When most people visit a new country, they buy a little something to bring home to remind them of their adventures—a treasure found at the local market, for example, or a piece of art or traditional clothing. For Marley Kaplan, that souvenir is always chocolate.
Last June, Kaplan attended Startup Extreme in Norway, one of her favorite chocolate destinations. While there, the WeWork NoMad member found herself “collecting bars along the trip and taking it into the mountains.”
Once she returned to the U.S., Kaplan missed the international morsels so much that when friends from Norway were coming for a visit, she asked them to bring her a few bars. One day, she noticed on Facebook that other people were also putting in chocolate requests from friends abroad, and a light went off.
“Maybe I’m not the only one [who] travels by chocolate,” Kaplan thought, wondering why it wasn’t easier to get from Europe.
ChocoTravlr is Kaplan’s answer to this craving and her “fun project” to spread her love of chocotourism. Using a subscription box service model, the startup offers customers a sweet taste of a different country each month.
For now, the focus is on the chocolate locals actually eat—the treats that can be picked up from the neighborhood grocery store, for instance—not necessarily on artisanal goods that can often be purchased in the U.S. Each box is finished off with a card from the country’s curator, giving recipients a snapshot of the culture and the chocolate they are about to devour.
Kaplan says she has always had a passion for exploring the world and pushing boundaries. When it came time to go to graduate school, the American chose to attend London Metropolitan University for her marketing degree. She ended up staying in the U.K. for four years, enjoying the different shapes, sizes, and textures of the chocolate along the way (one of her favorites: the Aero bar).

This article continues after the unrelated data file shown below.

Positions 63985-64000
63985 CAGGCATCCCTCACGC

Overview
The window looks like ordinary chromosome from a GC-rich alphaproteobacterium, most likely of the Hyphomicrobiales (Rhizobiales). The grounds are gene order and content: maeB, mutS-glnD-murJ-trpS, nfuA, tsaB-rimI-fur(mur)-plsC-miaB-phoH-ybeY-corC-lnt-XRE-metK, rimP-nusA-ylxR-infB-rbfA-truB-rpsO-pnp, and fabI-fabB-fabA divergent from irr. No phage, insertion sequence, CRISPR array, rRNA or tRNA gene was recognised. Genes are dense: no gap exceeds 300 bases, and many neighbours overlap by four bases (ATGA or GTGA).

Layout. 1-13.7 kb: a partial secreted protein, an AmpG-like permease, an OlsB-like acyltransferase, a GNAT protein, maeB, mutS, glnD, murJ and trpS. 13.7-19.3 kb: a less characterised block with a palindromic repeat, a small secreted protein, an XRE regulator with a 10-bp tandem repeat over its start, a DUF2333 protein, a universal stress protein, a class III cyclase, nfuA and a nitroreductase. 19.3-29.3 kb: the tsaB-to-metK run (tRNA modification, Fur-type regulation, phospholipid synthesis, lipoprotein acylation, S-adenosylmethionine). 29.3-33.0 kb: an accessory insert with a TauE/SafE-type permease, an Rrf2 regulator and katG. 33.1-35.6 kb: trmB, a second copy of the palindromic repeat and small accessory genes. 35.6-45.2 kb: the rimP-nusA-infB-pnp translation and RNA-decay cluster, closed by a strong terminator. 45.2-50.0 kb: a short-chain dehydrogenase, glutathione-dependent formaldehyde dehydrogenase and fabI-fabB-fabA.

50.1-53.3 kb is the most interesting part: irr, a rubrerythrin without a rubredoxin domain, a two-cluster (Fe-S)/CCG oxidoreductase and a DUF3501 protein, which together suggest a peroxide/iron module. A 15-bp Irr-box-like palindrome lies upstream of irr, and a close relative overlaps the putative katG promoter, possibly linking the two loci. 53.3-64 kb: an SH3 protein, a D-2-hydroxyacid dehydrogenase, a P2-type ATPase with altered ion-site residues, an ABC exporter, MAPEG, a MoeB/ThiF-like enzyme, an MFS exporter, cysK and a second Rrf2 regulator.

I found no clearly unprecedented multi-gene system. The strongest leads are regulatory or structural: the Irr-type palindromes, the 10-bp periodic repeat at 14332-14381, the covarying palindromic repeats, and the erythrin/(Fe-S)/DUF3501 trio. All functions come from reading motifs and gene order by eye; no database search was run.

Following school, Kaplan jumped into the traditional marketing and advertising world before returning to the U.S. and becoming inspired by New York’s thriving startup community. Just as with Norwegian chocolate, Kaplan noticed there was a link missing between these two communities, and she jumped in to fill it.
Kaplan began consulting for different companies, including Intel on wearable fashion tech and Brussels-based Seaters, a live events platform and her current day job, on their effort to enter the U.S. market.
But with ChocoTravlr, Kaplan has the chance to take what she’s learned and play around with an idea of her own. And she has wasted no time.
While all of Kaplan’s experience has led up to this project, the idea first popped into her head the week before Halloween. Wanting to take advantage of the upcoming gift-giving season, she posted a website sans payment options within the next few weeks to gauge interest in the idea. Her site was officially ready for orders in mid-November.
The turnaround time, while impressive, has led to a few funny hiccups. Kaplan was readying some samples from her first box—celebrating Norway, of course—to send to bloggers and social media influencers, when a friend noticed that all of the chocolate was expired by two weeks (a pitfall of her current acquisition method—having local friends buy in bulk from their neighborhood stores).
She’s also had some delightful surprises, like learning that her first order wasn’t from a friend or a family member.
While the boxes will be Euro-centric to start, leveraging Kaplan’s connections from her recent travels, she hopes to eventually expand her chocolate exploration to other areas of the world like Asia.
The biggest perk of being the head of ChocoTravlr?
“Hopefully this job that I’m creating for myself would allow me to travel and try more [chocolate] around the world.”
Photo credit: Emanuel Hahn